Sierra Nevada v Sheffield

The Society of Independent Brewers (SIBA) conference and Beer X festival has been on all week in Sheffield; meaning a few thousand beery visitors have been stomping the streets.

 

One such visitor was Steve Grossman of Sierra Nevada Brewing Company. As Sierra’s official Brewery Ambassador, Steve travels the world sharing the story of how his family business progressed from its roots, via his brother Ken in the late 1970s, to developing into the influential American craft brewery it is today. After attending the SIBA conference as a keynote speaker during Thursday a tap takeover at DaDa continued into the evening. Hitting the taps were Ruthless Rye 6.6% – a black pepper spicy herbal IPA, their heavy hitting darkly roasted Imperial stout Narwhal 10.2%, aggressively hopped barley wine Bigfoot ale 9.6% (both from the High Altitude series) and a rare appearance on draught in the UK of their strong dark wheat beer Weizenbock 6.6%. Exposed beer blogger Jules Gray caught up with Steve between a few beers to talk about Sierra’s iconic pale ale and the American craft brewing landscape:

 

Q: Can you share a moment of insight about working with your family at Sierra Nevada or the story how you became to be involved?

I introduced Ken to his original partner Paul Camusi after I exposed Paul to the world of home brewing.  I started working with the brewery in the early days doing sales in Southern California and helped set up the first distribution network in that market as well. I left a full time position after a few years to pursue other interests but continued to do events for the brewery on a regular basis.  I returned to the brewery full time 16 years ago working with our distribution network. My role eventually evolved into my current responsibilities as Brewery Ambassador and Export Manager.

 

Q: I've heard that your flagship beer Sierra Nevada's pale ale equates to up to 70% of your total sales. What do you think it is about this beer that it has become so iconic and loved by beer drinkers? 

Pale Ale has most likely endured the test of time due to several factors. The malt/hop balance is outstanding, affording the beer to be very flavorful and eminently drinkable at the same time. The signature Cascade hop profile still resonates with drinker’s palates and the complexities from the bottle conditioning add to the flavor profile.  Finally, due Sierra Nevada’s overall quality and consistency, consumers know they can rely on Pale Ale to always taste great.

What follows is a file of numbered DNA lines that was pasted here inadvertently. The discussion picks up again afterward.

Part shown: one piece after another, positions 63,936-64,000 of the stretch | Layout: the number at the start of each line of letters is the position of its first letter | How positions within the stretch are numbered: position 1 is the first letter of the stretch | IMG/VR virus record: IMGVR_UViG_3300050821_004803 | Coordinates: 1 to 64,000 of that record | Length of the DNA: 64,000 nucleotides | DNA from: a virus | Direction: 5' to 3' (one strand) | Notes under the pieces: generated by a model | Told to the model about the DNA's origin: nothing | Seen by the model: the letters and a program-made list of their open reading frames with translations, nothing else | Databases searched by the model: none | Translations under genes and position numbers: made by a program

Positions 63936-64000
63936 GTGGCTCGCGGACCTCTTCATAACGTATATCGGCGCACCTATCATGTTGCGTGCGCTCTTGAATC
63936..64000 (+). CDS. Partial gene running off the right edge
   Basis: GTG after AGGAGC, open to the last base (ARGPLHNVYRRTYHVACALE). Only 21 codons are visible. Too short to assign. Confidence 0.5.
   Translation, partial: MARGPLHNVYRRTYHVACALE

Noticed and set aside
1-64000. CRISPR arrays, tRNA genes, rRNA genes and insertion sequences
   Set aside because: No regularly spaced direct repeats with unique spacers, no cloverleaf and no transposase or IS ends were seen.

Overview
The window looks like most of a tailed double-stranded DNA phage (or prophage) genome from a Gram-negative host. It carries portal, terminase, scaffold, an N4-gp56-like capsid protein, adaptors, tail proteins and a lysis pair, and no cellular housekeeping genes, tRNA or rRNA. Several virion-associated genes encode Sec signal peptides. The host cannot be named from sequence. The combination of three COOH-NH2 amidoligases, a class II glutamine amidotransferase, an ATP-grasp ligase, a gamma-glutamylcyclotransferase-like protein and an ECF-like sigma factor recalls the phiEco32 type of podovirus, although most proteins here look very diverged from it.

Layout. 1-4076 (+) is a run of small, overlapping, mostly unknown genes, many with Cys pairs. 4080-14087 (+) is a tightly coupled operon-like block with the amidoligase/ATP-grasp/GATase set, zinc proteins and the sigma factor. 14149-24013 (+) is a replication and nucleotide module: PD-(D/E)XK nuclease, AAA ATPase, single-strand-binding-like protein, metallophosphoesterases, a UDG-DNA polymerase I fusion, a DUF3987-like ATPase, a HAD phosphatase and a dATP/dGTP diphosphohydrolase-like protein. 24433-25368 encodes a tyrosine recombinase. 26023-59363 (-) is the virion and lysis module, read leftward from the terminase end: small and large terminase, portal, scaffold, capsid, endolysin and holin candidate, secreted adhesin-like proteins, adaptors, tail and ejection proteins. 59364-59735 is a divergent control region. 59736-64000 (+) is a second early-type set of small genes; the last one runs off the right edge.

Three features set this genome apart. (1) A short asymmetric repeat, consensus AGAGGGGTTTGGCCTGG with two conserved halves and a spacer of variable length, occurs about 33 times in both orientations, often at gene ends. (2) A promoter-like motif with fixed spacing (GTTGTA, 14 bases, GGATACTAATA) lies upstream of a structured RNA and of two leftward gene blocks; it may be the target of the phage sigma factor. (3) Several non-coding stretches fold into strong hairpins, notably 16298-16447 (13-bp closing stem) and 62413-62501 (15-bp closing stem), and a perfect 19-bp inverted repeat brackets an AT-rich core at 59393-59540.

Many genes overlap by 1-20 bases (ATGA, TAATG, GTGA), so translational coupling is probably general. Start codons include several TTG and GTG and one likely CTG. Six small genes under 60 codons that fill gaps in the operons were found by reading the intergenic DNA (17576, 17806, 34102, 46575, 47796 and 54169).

Q: It's clear from the beers brewed at Sierra Nevada that bold, hop-forward intense flavours and aromas are high on the agenda. Initially in the early 80s you were one of a few recognised with innovatively pushing the American craft beer boundaries. Can you give us an overview of the American beer scene back when you started and how/if it's changed in the most recent years?

When we started in 1980 there were only 45 breweries left in the US.  Out of those, less than a handful were making what we would consider intensely flavored beers.  Of course Anchor and New Albion were brewing some exciting beers, but that was basically it for full flavored beers at the time with the exception of Ballantine’s IPA which was a standout in the early 70’s. In 1980 our Pale Ale at 38 IBU’s was one of the most hop forward beers available.  Over the last several years however, the landscape has certainly changed with over 2600 operating US craft breweries and pubs and IPAs being represented as the number one style with many examples in the 80-100 IBU range.

 

 

Steve and Thornbridge head brewer Rob Lovatt joined forces once again to brew their collaborative pale ale – Twin Peaks. An Anglo American pale ale at 5.5% using Sierra Nevada hops and UK malts.  For first pour follow @Thornbridge and @SierrraNevada 




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